Save the file and reboot the laptop and ensure you are able to connect to the internet via the wireless card.

Final Thoughts

I am not sure why I had to run iwconfig in addition to wireless card configuration made via YaST. Maybe just running dhclient would have sufficed but the steps above are the sequence I followed and it worked out all right. I would appreciate your feedback. Good luck!!!

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2 comments

2 Comments so far

  1. Boris December 31st, 2008 8:17 am

    Hi, Thanks for the very clear explanation of the installation steps.
    Your instructions helped me to set-up
    SpeedTouch 120 (Alcatel) USB Wireless Adapter
    on
    MSI K7T266 PRO2-RU; AMD Athlon 1.4GHz; 768Mb DRAM
    with
    openSUSE 11.0 (2.6.25.11-0.1-pae) GNOME

    By the way I did not disable the use of Network Manager. I was able to set up my network connection with GNOME Network Manager. It works fine.

  2. Boris January 6th, 2009 9:15 am

    As stated above, the orinoco_usb driver works for SpeedTouch 120, but my system often freezes (usually within 10 minutes after the wireless connection is established).

    I’m still debugging the problem. However, in the /var/log/messages I found the following events that are occurring at the time of system freeze:

    [CODE]
    Dec 5 11:58:35 linux-396d avahi-daemon[2305]: Registering new address record for 10.0.0.252 on eth1.IPv4.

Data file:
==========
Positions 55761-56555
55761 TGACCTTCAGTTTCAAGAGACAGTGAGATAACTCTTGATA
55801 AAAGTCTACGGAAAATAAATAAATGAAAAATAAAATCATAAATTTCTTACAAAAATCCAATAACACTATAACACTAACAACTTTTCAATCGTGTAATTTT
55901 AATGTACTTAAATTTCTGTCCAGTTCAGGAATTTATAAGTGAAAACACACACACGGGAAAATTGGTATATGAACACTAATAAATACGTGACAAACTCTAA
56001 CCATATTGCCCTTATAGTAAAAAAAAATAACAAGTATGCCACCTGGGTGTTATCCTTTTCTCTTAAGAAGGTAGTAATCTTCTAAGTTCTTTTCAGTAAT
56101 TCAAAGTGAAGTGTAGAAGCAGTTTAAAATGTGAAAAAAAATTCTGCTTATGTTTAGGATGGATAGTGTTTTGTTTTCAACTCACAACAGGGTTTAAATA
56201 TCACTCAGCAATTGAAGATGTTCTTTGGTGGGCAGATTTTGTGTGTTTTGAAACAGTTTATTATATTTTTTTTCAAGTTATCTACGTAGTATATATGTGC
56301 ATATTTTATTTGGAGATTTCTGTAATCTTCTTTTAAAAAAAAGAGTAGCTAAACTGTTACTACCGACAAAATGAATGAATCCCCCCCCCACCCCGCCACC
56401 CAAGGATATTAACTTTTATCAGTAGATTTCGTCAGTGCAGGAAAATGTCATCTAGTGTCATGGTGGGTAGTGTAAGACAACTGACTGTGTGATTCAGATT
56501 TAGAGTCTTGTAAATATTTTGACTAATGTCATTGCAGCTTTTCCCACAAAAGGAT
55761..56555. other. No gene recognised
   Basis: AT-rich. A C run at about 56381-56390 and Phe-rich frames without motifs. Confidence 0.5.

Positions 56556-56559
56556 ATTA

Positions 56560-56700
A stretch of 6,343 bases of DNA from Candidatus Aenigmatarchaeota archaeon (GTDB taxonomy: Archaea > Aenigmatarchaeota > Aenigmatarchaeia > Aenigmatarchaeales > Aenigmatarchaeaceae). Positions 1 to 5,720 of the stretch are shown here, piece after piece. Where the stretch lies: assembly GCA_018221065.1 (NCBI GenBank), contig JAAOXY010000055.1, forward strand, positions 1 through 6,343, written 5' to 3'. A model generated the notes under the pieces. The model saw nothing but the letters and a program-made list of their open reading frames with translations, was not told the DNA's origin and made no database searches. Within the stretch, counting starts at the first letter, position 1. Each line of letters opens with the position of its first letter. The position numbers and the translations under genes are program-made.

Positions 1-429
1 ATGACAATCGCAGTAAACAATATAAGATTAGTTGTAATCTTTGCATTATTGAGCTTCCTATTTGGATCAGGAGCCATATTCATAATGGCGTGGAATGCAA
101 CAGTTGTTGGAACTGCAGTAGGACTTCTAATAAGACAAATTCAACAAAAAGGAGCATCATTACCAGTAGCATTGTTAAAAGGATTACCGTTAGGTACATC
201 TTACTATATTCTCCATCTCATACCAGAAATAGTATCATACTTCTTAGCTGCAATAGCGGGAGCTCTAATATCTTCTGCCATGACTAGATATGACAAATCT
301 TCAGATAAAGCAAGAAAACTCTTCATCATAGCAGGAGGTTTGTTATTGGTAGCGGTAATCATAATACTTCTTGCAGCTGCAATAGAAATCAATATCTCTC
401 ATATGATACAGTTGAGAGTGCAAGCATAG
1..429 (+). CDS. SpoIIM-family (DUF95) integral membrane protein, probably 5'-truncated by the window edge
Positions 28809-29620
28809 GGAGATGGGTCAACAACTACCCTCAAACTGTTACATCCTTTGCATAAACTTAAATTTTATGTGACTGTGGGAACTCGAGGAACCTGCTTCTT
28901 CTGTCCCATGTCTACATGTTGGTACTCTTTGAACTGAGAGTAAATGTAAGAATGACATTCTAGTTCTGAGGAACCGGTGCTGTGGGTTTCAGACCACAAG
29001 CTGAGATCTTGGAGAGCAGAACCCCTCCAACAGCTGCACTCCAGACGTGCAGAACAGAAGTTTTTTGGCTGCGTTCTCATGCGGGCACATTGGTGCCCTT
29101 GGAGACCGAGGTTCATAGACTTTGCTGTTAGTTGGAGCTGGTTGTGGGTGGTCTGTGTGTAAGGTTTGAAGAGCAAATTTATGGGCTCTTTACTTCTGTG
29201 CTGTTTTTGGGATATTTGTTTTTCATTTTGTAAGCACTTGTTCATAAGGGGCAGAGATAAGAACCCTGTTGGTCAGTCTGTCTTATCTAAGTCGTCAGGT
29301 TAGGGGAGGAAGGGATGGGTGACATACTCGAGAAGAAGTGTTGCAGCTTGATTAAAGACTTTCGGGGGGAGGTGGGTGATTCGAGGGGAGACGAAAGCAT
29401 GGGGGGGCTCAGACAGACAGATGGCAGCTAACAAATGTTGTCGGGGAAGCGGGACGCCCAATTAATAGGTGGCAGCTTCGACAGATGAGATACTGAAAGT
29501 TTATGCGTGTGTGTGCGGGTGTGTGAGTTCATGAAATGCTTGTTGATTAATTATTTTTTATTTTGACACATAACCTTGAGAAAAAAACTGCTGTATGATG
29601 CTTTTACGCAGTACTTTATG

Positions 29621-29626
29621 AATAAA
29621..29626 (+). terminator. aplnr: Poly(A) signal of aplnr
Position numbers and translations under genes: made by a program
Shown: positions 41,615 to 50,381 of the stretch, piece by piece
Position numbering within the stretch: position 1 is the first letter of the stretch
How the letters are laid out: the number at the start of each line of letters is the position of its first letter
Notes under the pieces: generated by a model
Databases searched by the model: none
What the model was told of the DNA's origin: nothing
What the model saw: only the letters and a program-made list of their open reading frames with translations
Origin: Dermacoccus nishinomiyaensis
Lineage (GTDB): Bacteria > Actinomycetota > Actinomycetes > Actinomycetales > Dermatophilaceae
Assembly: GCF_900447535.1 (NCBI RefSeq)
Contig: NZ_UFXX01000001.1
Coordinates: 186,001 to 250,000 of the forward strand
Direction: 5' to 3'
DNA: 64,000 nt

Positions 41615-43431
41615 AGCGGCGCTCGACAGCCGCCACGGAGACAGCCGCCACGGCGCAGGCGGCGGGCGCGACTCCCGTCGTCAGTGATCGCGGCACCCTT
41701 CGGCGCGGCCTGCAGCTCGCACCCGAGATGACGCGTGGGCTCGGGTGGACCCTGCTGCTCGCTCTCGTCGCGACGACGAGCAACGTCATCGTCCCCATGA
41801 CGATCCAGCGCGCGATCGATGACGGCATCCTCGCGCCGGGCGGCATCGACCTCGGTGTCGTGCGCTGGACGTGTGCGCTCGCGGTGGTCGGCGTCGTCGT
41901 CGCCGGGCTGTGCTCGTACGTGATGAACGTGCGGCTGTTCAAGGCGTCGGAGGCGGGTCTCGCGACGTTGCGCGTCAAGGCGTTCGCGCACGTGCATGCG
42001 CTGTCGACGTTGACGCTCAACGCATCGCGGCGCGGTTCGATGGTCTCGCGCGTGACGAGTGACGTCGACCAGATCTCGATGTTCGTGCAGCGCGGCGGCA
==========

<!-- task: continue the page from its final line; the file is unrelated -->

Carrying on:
Dec 5 11:58:35 linux-396d dhclient: bound to 10.0.0.252 — renewal in 1584 seconds.
    Dec 5 11:58:36 linux-396d nm-dispatcher.action: Script ‘/etc/NetworkManager/dispatcher.d/autofs’ exited with error status 1.
    Dec 5 11:58:36 linux-396d if-up.d/21-dhcpcd-hook-samba: No dhcpcd info nor dhclient leases file found for eth1.
    Dec 5 11:58:37 linux-396d kernel: eth1: no IPv6 routers present
    Dec 5 11:58:37 linux-396d SuSEfirewall2: Setting up rules from /etc/sysconfig/SuSEfirewall2 …
    Dec 5 11:58:37 linux-396d SuSEfirewall2: using default zone ‘ext’ for interface eth0
    Dec 5 11:58:37 linux-396d SuSEfirewall2: batch committing…
    Dec 5 11:58:37 linux-396d SuSEfirewall2: Firewall rules successfully set
    Dec 5 11:58:37 linux-396d nm-dispatcher.action: Script ‘/etc/NetworkManager/dispatcher.d/nfs’ exited with error status 2.
    Dec 5 11:58:38 linux-396d nm-dispatcher.action: Script ‘/etc/NetworkManager/dispatcher.d/smbfs’ exited with error status 6.
    Dec 5 12:03:34 linux-396d syslog-ng[1713]: syslog-ng version 1.6.12 starting
    [/CODE]

    Apparently the GNOME Network Manager also hangs with this driver.